Sir Mal Fet writes: In line with previous rulings discussed here, a judge in spain has ruled that P2P technologies are "completely neutral" (original in spanish ; Google translation ), thus dismissing a lawsuit originated in 2008 from the Spanish Association of Musical Producers (Promusicae), Warner, EMI, and Sony suing Pablo Soto, a spanish man who created the Blubster, MP2P y Piolet programs to share files. The labels demanded 13 million euros in damages arguing that the mere existence and distribution of P2P technologies violated copyright, but the ruling stated the technology itself was neutral, so the creator could not be held responsible for how the software was used, and demanded that they pay for legal expenses. Promusicae said it was going to appeal the ruling.
Sir Mal Fet writes: In an insightful blog post Neelie Kroes, vicepresident of the EU commission, doubts of the usefulness of current copyright laws. Her arguments include that copyright laws should create a framework for innovation, not protect business models, that artist are receiving little to no money for their work, and that new ideas "often are killed stone dead by rigid, pre-digital legislation". It's nice to see common sense in authorities, so let's hope this translates into real law proposals.
Sir Mal Fet writes: On a classic case of the effects of the growth a company, Twitter's platform/API leader Ryan Sarver has released an official statement in which tells developers to stop building clients, the same clients that pushed the growth of the company: "Developers ask us if they should build client apps that mimic or reproduce the mainstream Twitter consumer client experience. The answer is no.". According to the company, the idea is aimed at unifying the user experience, and does not affect services such as Foursquare. The move comes after the temporary suspension of ÜberMedia clients a few weeks ago for violating their terms of service. One can now wonder what will be the future of these third party clients (I for one use one because of Firefox/iDevice sync), and it also sheds some light on the dangers of constructing a business model off of someone else's business.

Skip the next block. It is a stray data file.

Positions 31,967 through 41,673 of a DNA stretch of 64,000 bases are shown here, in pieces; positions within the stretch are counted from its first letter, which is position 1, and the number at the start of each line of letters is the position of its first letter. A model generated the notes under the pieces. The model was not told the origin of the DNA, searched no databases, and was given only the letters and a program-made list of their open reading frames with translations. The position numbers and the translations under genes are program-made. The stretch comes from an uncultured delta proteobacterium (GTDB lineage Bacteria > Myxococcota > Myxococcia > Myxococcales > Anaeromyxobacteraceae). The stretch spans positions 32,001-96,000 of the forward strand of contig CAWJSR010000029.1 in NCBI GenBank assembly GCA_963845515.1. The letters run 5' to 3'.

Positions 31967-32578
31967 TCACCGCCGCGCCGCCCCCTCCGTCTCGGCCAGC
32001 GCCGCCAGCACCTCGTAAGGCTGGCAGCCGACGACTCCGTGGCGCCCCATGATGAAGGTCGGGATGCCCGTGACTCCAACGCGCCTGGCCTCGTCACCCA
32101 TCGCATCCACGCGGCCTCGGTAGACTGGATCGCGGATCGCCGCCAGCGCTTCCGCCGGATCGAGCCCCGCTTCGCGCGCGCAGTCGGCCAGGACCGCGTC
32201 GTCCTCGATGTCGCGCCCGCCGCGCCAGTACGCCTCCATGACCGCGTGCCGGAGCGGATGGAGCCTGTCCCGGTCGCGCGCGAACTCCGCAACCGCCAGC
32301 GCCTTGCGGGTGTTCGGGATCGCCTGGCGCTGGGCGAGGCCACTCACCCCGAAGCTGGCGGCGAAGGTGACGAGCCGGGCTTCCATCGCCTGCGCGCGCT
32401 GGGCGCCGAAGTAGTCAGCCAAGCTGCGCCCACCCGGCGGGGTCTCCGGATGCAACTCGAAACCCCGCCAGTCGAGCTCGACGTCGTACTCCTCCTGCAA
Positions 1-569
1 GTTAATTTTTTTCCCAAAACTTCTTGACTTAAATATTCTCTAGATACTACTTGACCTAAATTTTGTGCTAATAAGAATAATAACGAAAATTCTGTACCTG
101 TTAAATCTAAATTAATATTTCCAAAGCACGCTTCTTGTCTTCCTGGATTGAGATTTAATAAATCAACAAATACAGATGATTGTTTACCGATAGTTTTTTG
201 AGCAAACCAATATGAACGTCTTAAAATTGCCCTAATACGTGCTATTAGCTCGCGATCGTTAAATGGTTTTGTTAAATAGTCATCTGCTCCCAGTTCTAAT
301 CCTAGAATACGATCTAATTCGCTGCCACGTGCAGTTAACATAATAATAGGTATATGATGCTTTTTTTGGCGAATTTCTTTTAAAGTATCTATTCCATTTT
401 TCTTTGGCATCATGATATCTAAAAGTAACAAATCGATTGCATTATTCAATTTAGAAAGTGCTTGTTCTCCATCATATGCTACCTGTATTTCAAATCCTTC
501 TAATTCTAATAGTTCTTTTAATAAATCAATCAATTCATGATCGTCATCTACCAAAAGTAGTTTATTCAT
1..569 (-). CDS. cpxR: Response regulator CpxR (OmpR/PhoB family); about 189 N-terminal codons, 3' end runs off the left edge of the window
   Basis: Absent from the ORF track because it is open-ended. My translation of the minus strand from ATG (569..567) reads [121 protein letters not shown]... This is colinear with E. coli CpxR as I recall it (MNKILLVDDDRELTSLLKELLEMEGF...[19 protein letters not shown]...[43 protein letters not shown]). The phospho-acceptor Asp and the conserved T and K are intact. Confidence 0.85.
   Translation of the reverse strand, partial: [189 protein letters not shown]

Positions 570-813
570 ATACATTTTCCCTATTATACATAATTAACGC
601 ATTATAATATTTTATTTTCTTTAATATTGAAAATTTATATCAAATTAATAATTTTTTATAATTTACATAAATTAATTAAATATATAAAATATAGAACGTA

Sir Mal Fet writes: Chile has become the first country in the world to approve, by 99 votes in favor and one abstention, the law guarantying net neutrality [camara.cl, in Spanish]. The law states that: "No [ISP] can block, interfere with, discriminate, hinder, nor restrict the right of any Internet user of using, send, receive or offer any content, application, or legitimate service through the Internet, as well as any activity or legitimate use conducted through the Internet" (own translation). The law also has articles that forces ISP to provide parental control tools, clarify contracts, guarantee user's privacy and safety when surfing, and forbids them to restrict any liberty whatsoever. This is a major advance in the legislation of the country regarding the web, when just until last year almost anything that was performed in it was considered illegal.